The World Bank, headquartered in Washington, D.C., was established in 1944 and currently has more than 10,000 employees in more than 120 office around the world. They are a source of both technical and financial assistance to developing countries. Unlike what you would think of as a normal bank, the World Bank promotes partnership in order to support development and reduce poverty.
By 2030, the World Bank Group hopes to accomplish the following:
- An end to extreme poverty by decreasing the percentage of people living on less than $1.25 per day to no more than 3%;
- Promote prosperity by fostering the income growth of the bottom 40% for every country.
Offering services like low-interest loans, grants and interest-free credits to developing country, the World Bank plays a role in supporting everything from education and health to infrastructure and agriculture. In addition to financial assistance, they also offer up knowledge like policy advice and research. “To ensure that countries can access the best global expertise and help generate cutting-edge knowledge, the Bank is constantly seeking to improve the way it shares its knowledge and engages with clients and the public at large.” Here are where their priorities lie:
- Results: The World Bank strives to continue to deliver measurable results.
- Reform: The Bank works to improve all aspects of their work from how projects are designed to the access of information.
- Open development: The World Bank provides free and easy tools as well as research to help people face the world’s problems.
Since the end of World War II, the International Monetary Fund has played a large role in shaping the global economy. An astonishing 188 countries are members of the IMF. The IMF helps governments take advantage of opportunities that arise from globalization and economic development as well as manage the challenges. They do this by tracking global economic trends and performance and letting countries know when problems are coming their way.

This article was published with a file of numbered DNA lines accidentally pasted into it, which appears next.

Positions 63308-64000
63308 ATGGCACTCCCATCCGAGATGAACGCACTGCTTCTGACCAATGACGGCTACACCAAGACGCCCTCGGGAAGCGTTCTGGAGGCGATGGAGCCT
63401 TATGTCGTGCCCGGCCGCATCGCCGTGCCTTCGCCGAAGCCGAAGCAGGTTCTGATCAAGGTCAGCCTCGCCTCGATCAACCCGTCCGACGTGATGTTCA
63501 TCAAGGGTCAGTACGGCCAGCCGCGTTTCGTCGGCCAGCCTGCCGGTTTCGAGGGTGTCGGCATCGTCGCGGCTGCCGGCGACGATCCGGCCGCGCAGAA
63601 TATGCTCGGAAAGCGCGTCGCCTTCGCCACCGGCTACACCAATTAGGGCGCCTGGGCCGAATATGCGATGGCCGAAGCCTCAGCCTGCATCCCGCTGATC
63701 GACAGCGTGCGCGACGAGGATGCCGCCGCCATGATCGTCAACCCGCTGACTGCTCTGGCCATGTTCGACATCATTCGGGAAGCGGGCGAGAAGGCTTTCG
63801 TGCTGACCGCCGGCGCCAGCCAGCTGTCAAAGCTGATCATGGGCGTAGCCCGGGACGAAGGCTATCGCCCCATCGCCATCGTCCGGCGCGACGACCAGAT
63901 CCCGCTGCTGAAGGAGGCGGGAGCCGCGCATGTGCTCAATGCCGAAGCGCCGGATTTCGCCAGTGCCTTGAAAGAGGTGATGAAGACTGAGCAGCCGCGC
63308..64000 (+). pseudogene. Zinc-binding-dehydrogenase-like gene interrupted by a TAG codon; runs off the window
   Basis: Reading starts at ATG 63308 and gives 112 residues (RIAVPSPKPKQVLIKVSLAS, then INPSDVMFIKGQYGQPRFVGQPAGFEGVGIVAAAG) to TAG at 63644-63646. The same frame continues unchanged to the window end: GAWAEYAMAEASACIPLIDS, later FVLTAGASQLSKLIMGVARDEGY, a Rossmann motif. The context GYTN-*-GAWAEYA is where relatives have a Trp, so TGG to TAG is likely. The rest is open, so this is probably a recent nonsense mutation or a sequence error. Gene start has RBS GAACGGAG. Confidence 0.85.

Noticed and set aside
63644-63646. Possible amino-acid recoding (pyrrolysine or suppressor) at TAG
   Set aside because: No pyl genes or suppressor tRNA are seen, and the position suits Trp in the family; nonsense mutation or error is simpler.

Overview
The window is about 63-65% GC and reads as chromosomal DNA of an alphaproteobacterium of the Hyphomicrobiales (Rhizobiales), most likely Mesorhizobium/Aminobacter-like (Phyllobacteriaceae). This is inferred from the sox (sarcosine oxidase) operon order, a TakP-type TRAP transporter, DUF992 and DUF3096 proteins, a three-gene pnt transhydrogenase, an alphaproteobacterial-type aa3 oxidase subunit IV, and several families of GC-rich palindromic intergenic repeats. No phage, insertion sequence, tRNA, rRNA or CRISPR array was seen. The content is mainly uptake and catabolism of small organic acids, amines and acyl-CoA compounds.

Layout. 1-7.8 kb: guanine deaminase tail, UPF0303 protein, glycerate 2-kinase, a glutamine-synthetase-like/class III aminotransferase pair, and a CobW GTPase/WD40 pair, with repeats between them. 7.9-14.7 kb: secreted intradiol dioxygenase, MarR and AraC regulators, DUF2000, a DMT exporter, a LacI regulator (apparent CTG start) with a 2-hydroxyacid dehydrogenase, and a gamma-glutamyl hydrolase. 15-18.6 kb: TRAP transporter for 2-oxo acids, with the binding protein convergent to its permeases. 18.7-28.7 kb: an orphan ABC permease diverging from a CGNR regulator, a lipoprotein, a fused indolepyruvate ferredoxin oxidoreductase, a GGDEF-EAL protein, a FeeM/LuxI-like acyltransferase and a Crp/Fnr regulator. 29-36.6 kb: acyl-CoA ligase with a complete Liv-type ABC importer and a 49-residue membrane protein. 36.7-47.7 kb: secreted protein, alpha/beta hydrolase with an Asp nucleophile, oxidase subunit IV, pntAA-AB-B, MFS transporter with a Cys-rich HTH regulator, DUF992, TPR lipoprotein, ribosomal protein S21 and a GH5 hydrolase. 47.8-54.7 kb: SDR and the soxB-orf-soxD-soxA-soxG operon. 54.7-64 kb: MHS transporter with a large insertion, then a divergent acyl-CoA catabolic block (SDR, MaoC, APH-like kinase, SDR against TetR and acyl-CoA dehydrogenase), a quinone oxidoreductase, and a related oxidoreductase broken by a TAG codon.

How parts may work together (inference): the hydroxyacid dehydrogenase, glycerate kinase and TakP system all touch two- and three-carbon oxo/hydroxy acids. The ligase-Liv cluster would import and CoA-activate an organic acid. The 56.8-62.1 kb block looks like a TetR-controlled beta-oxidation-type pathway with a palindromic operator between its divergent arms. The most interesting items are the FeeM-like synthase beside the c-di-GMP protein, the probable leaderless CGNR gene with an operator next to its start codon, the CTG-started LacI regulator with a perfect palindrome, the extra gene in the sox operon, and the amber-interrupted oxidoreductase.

Globalization has a large effect on countries’ policy choices regarding areas like labor, trade and tax policies; therefore, the IMF tries to help countries benefit from globalization while avoiding potential downsides. In addition, the IMF provides support through offering countries policy advice, research and statistics, loans and technical assistance.
When the IMF was founded more than 60 years ago, they focused on economic cooperation. Their main purpose, which was to provide the global public good of financial stability, is still the same today. They also continue to:
- Facilitate growth of international trade, which promotes job creation, economic growth and poverty reduction;
- Provide a forum for countries to cooperate on international monetary problems;
- Promote an open system of international payments and exchange rate stability;
- Lend countries foreign exchange.
(Image Source: Ryan Rayburn/World Bank)
The World Bank and the IMF are effective organizations on their own, but they have even come together to discuss some issues.
For example, in October 2013, leaders of the World Bank and the IMF came together for their first joint public appearance to discuss climate change. According to the article, both said they will offer their knowledge and financial support to help developing economies get on a green growth path. One of the challenges of meeting the eight MDGs in African countries is the risk of climate change. Africa is vulnerable to the effects of climate change and natural disasters. According to a report from the MDG Steering Group, “Threats posed by climate change and natural disasters further increase the need for regional cooperation and integration in areas of economic policy, infrastructure (e.g., power pools, transport and communications infra- structure), research, and the management of trans-boundary river basins.”
Looking at the World Bank and the IMF, one can see the many similarities. They are both institutions in the UN system that share the same goal: raising living standards in the member countries. However, more specifically, the IMF focuses on macroeconomic issues and the World Bank looks at poverty reduction and long-term economic development.